A surprise at school for Emma!
My annual visit to Alex’s home in the village of Kasozi is always one I look forward to and enjoy immensely. The home has seen a gradual change over the years we have been involved with the family and not just because we helped them financially in the beginning. The improvement to their home and circumstances has been mainly due to hard work by their mum, Alex and his brothers. While their mum was away after their dad died, a big portion of land was claimed by a neighbour and Alex had to do a lot of negotiating at clan meetings plus the sacrifice of a few goats to return it to their rightful ownership! Now Mum Monica, (they call me Mum Gerry to differentiate!) farms the land often single handed if all the boys are away, and tries to provide for the family’s food as well as grow enough to sell to enable her to have money for extra necessities like medical expenses and to send her youngest son Emma, step brother to the others, to school. This year has been a bad year for everyone in Uganda as the prolonged drought has lessened the harvest considerably. I often wonder how these people survive and I admire them so much. They have no help from the government or churches. They just have to get on with it and often go hungry when luck is not on their side.
I’m quite well known by the neighbours and always go over to greet them. They were busy making a meal as you will see by the photos.
Monica’s youngest son Emma was at school and as I had a gift and letter from his pen pal Joshua in the UK I asked if we could take it to him. The school was very quiet when we got there, the children busy in their lessons but we were soon spotted and a teacher came to greet us, recognising Mum Monica of course. He got a very surprised Emma out of lessons. Emma was a little shy and very quiet but his face lit up when he was told why I was there. As you see by the photos he was a very lucky boy. With Mike’s help I read Joshua’s letter to Emma. Thank you Joshua. Emma will write back to you when his big brother Paul comes home for the Christmas holidays.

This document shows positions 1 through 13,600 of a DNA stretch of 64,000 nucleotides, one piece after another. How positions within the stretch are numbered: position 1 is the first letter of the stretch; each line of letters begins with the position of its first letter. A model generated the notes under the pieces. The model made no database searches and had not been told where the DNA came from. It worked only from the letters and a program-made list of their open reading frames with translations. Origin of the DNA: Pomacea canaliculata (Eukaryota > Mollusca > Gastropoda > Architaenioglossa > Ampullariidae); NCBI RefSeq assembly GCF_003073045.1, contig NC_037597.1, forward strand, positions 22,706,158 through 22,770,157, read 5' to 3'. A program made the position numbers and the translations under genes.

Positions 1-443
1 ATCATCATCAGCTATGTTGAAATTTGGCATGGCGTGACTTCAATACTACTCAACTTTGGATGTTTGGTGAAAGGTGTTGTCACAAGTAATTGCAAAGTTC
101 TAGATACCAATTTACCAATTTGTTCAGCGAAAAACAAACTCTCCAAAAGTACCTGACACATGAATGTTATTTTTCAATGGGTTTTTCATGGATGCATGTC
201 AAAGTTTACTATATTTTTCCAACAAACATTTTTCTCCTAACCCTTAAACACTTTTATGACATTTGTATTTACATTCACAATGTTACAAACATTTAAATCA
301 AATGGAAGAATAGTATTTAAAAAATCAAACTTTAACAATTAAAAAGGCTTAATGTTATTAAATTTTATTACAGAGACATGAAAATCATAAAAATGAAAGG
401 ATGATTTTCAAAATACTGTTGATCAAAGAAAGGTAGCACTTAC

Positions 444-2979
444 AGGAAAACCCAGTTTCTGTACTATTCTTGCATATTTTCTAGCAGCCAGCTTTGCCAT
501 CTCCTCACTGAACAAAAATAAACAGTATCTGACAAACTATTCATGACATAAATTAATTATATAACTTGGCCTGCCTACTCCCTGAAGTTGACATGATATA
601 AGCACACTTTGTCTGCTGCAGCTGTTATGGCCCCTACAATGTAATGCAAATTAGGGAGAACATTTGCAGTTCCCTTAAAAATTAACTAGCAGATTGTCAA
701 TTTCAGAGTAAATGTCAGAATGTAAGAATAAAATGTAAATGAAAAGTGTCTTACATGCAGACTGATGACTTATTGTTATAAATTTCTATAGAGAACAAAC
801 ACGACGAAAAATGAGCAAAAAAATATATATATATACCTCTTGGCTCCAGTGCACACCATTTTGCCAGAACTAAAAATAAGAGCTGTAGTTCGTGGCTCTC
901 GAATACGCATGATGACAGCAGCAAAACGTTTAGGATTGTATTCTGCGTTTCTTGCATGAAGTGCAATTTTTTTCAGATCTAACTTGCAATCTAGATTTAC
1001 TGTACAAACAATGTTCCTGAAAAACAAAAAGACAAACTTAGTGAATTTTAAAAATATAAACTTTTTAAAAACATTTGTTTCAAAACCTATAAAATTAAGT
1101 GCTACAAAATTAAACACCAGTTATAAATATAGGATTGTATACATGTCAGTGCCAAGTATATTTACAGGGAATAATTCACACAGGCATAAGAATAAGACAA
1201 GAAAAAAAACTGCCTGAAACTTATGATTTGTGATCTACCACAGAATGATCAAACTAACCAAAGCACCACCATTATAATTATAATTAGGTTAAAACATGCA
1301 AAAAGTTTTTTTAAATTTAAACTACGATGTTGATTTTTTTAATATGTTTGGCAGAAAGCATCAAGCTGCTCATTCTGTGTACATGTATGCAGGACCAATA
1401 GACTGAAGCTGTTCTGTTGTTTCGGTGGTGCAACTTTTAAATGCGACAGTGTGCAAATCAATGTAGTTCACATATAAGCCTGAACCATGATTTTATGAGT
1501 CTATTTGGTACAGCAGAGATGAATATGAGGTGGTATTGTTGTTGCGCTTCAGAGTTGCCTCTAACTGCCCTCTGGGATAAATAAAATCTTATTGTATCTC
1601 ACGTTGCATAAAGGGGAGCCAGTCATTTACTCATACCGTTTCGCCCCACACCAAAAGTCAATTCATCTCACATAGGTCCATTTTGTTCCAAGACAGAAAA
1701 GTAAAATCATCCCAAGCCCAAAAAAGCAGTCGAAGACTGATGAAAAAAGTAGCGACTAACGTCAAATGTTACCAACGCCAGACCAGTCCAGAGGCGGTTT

At break time the children crowded round us excited for Emma. I didn’t mind as it felt good to be surrounded by them after the quietness of St James. The whole school followed us to the car and out of the blue I asked the teacher if he would like me to sing to the children and he jumped at the chance to have a Mzungu sing at his school. Of course I did the Jambo Song and the children soon got the hang of it repeating my words and actions. Always a hit! Then we played the Hokey Cokey! It was brilliant and reminded me why I love to come to Uganda. I’ve promised to come back to the school when I return to Uganda and do some more singing, games, arts and crafts. I’m looking forward to it already!
It makes me realise when I go to one of these village schools, just how much we have all done for St James over the years and maybe, now that St James has got good infrastructure we should spread our love and generosity elsewhere. I will certainly give it some thought.